Beginner Photography Tips

Beginner Photography tips from someone who didn’t have a clue about even the basics of photography when I bought my first “real camera” back in 2013.

If you are not just starting out on your photography journey then no need to read any further.

1) Spend as much as you can afford on a new first camera but after that do not get hung up on kit, especially when you see the kit of others. All interchangeable lens cameras come with a very capable kit lens which is design to be a swiss army knife of lenses and do most things for most people, especially those new to photography.

Tim Hill Yorkshire Photographer

The very best thing you can do is go out and practice, practice, practice taking lots and lots of image and until you start to get familiar with your new treasured camera.

2) There is certainly no shame in switching the camera to fully auto until you feel confident framing and composing shots, let the camera do some of the work for you and don’t overload yourself trying to learn ever button, wheel, shutter speed, aperture and ISO all at once, keep photography fun and enjoy the pictures you take.

beginner photography tips

In time you will know when you have, as a photographer, outgrown auto mode and feel the need to use different depths of field and shutter speeds to achieve the look you desire, just don’t run before you can walk.

3) Start by shooting in JPG. When you shoot in JPG the camera does all the post-processing work for you which means when you press the shutter button you instantly have a finished image to be proud of. Again to start with you have enough to learn without worrying about learning post-processing on top. Modern cameras make a fantastic job of making images as vibrant and realistic as you remember the scene or subject when you took the shot.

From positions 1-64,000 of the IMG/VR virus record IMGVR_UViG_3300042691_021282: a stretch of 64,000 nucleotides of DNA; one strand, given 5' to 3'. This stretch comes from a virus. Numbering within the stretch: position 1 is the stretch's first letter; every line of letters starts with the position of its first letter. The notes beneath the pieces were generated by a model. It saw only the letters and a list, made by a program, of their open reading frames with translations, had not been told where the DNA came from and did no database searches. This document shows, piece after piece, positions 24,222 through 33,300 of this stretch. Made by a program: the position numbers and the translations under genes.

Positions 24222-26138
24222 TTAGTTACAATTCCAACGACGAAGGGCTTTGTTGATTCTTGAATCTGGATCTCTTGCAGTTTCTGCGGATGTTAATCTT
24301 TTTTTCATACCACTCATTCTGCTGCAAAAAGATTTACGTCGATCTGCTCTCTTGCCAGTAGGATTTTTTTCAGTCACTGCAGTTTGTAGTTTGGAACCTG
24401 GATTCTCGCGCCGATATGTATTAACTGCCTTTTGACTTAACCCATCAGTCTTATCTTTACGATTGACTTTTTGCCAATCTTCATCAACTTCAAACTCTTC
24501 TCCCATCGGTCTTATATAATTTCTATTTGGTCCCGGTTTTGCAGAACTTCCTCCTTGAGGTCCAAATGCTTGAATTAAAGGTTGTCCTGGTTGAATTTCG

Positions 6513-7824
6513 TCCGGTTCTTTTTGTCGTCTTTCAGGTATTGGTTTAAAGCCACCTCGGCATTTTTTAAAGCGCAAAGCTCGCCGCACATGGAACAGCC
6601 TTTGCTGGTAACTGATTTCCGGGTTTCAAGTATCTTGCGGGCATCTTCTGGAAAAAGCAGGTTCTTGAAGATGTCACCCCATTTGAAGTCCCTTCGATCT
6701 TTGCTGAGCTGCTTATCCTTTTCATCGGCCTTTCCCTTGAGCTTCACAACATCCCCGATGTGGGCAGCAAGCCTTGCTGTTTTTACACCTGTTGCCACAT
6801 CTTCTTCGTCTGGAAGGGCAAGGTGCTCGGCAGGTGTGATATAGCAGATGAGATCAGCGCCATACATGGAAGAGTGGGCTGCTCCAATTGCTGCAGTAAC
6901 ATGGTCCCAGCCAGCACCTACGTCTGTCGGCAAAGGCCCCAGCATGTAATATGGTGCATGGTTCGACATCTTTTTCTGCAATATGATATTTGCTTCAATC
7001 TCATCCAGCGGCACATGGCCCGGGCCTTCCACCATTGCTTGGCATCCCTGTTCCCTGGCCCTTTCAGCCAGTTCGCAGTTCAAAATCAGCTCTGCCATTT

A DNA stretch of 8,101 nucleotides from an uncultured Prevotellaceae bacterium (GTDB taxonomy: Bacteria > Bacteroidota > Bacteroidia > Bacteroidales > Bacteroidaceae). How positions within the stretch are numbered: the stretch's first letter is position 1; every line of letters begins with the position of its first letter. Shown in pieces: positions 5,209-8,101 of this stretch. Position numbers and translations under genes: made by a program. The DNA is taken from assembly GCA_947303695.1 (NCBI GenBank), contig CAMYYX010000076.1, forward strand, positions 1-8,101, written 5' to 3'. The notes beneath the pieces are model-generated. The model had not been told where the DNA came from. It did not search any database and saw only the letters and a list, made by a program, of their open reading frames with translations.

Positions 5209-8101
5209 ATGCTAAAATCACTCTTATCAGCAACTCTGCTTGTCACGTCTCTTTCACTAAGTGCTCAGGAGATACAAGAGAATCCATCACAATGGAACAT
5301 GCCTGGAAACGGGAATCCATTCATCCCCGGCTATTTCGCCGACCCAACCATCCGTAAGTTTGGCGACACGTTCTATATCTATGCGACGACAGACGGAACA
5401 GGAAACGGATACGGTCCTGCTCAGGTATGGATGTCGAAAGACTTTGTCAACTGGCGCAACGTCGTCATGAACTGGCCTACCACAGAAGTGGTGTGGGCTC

Learn Photography Basics

In time when you think you are ready to get a little more creative with your images switch the camera to take JPG + RAW – look at a RAW file as being the ingredients of an unbaked cake, with those ingredients (raw data) you can bake the cake however you desire in software like Lightroom and Photoshop but again, don’t run before you can walk, JPG’s look superb and are instantly ready to view and share out of the camera.

4) The Rule of Thirds – rarely in photography can you do one thing differently to totally transform a dull composition to a more interesting and pleasing one, the rule of thirds can do this and should be learned as soon as possible. To save me lots of typing I will hand you over to this old video by the brilliant YouTube photography teacher Mr Mike Browne, this video was an Aha! moment or eureka moment for me and changed my photography forevermore.

5)
Along with the rule of thirds, leading lines is one of those common-sense rules in photography that, once understood and used, can transform your images overnight, from dull to interesting.

Leading lines come in many forms from picture to picture but all are designed to take the eye of the viewer through the image and keep the viewer looking longer, so adding interest. You can use leading lines to draw a viewer’s attention to a specific part of the image or all the way through from foreground to background.

Again I will hand over to Mike Browne to explain all far better than I ever could.

6) Don’t let all the camera jargon cabbage your brain! 

When it comes to learning what all the camera jargon you hear people talking about actually means, remember Google and YouTube are you best friends and taught me most of what I know today along with much practice and many mistakes that we all make and continue to make every now and then, part of the magic of photography is that you are always learning regardless of how experienced a photographer you are.

Mike Browne explains some of the most common camera jargon used in photography and how things like focal length and f stops all work together for you to make stunning images.

I quite enjoyed adding those 6 tips and will add another 6 very soon.

Enjoy your new camera and the amazing world of photography…

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